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Artnet News
Feb. 28, 2006 

This March, the art fairs are roaring into New York City like a pack of lions. In addition to the Armory Show, Mar. 9-13, 2006, now in its eighth edition, the overheated art market has spawned no less than four other fairs -- Pulse New York, Scope New York, the Digital & Video Art Fair, the New York Design Fair and LA Art -- all of which aim to provide various courses in the feeding frenzy. A preview:

The Armory Show
The big kahuna of March art madness in New York is the Armory Show, running during one long weekend at Piers 90 & 92 on the Hudson River in midtown Manhattan. Of the 154 participating galleries from 38 cities, 54 are from New York, ranging from Deitch Projects and Matthew Marks Gallery to Guild & Greyshkul and Rivington Arms. The show is overseen by director Katelijne De Backer.

This year, the fair inaugurates a new section devoted to prints and multiples, and has enlisted designers Mark McDonald, Dune and Fighetto to do the public lounges. Artists Michael Joo, Richard Jackson, Os Gemeos, Wolfgang Staehle and Gary Simmons have been invited to install works in the fair’s lobbies and other public spaces. 

Also on the agenda is a panel on collecting moderated by Artnews publisher Milton Esterow, and a three-day festival of Spanish and Latin American video, film and poetry sponsored by ARCO, the Cervantes Institute and Merrill Lynch.

The show continues to become more selective -- the total number of galleries is down from 162 in 2005 and 189 in 2004. The operation is run by dealers Matthew Marks and Paul Morris, with a selection committee of dealers that includes Massimo De Carlo (Milan), Anton Kern (New York), Emmanuel Perrotin (Paris, Miami), Eva Presenhüber (Zürich), Stuart Shave (London) and Lisa Spellman (New York).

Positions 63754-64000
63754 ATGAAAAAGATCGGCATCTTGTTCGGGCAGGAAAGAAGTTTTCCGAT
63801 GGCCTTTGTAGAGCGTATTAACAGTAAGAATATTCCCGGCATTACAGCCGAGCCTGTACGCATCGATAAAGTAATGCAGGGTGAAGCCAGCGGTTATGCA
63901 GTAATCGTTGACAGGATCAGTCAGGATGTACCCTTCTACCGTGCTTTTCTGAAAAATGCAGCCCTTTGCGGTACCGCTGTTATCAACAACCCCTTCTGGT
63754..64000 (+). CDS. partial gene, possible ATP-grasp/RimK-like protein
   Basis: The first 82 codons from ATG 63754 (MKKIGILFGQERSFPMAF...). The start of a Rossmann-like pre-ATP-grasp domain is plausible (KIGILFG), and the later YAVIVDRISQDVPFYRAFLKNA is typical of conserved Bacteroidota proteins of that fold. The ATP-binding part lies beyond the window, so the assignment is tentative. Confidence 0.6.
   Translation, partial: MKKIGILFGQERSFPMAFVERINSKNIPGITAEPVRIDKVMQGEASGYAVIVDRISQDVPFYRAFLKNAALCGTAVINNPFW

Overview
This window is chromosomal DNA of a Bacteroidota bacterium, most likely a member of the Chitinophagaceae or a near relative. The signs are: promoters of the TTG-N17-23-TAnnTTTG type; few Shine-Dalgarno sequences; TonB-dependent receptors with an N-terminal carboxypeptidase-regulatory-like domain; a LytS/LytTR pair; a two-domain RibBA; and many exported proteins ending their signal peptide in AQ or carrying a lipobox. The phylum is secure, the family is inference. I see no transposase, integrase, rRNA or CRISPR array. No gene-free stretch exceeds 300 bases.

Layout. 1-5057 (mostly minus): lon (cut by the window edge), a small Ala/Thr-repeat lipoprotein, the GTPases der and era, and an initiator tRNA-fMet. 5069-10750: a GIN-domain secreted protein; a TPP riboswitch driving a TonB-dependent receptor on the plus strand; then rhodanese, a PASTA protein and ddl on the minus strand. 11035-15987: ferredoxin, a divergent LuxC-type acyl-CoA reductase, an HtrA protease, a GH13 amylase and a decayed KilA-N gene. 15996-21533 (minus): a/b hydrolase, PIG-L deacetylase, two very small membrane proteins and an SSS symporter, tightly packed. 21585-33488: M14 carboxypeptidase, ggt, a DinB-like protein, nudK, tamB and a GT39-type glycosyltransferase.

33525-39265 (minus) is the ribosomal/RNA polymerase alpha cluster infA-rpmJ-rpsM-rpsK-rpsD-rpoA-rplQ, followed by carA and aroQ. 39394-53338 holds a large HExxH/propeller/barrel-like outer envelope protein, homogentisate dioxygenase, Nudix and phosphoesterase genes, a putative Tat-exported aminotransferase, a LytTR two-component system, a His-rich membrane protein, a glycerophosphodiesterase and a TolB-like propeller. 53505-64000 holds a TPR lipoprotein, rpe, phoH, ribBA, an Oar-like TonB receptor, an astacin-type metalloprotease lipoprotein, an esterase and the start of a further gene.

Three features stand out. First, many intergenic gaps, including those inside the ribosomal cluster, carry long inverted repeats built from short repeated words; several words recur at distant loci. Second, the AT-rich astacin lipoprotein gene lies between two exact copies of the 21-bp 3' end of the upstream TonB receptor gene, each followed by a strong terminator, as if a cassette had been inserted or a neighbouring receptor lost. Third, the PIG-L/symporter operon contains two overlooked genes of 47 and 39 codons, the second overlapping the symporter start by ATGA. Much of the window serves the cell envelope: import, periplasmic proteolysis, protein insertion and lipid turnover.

The opening night fundraiser benefits the exhibition fund of the Museum of Modern Art; tickets can be bought online and range from $250 to $1,000. General admission is $20 ($10 for students).

Pulse New York
After its launch in Miami last December, the new Pulse art fair sets up its second installment at the 69th Regiment Armory at 26th Street and Lexington Avenue in Manhattan. Pulse New York, Mar. 10-13, 2006, features approximately 60 galleries from 12 countries, including Rena Branstein (San Francisco), Volker Diehl (Berlin), FRED (London), Mizuma (Tokyo), Mark Moore (Santa Monica), P.P.O.W. (New York) and Torch (Amsterdam). Pulse is directed by Helen Allen and is a venture of Will Ramsay’s Affordable Art Fair empire.

Among the many highlights are Michael Arcega’s paper and glue pastiches of medieval props at Heather Marx Gallery (San Francisco); Stephen Brandes’ intricate landscape drawings tracing his grandmother’s flight through Europe to escape pogroms in Romania at the Rubicon Gallery (Dublin); and Simon Faithfull’s sketches done with his palm pilot at Parker’s Box (Brooklyn).

Pulse has also initiated a special "Impulse" section, featuring 13 dealers selected from an open application process, including Jeff Bailey (New York), Magda Danysz (Paris), Virgil de Voldère (New York), Nicola Fornello (Prato), Gregory Lind (San Francisco), lyonswier (New York), Walter Maciel (Los Angeles), Mackey (Houston), Magnan Projects (New York), magnus müller (Berlin) and Plus Ultra (New York).

Free shuttle buses run between Pulse and the Armory Show. General admission is $12.

Scope New York
The four-year-old hotel fair moves out of the hotel for the 2006 edition of Scope New York, Mar. 10-13, 2006, setting up in a 30,000-square-foot warehouse space at 636 Eleventh Avenue between 46th and 47th Streets, just blocks away from the Armory Show. The roster of 75 participating galleries includes a significant New York contingent: 10G, 31 Grand, Annina Nosei, Black and White, Daniel Cooney, Ethan Cohen, Dam, Stuhltrager, Dean Project, Thomas Erben, Jack the Pelican Presents, Kustera Tilton, Magnan Emrich, Metaphor, Moti Hasson, James Nicholson, Curcioprojects, Rare, Jack Shainman, Stefan Stux, the Proposition and Michael Steinberg.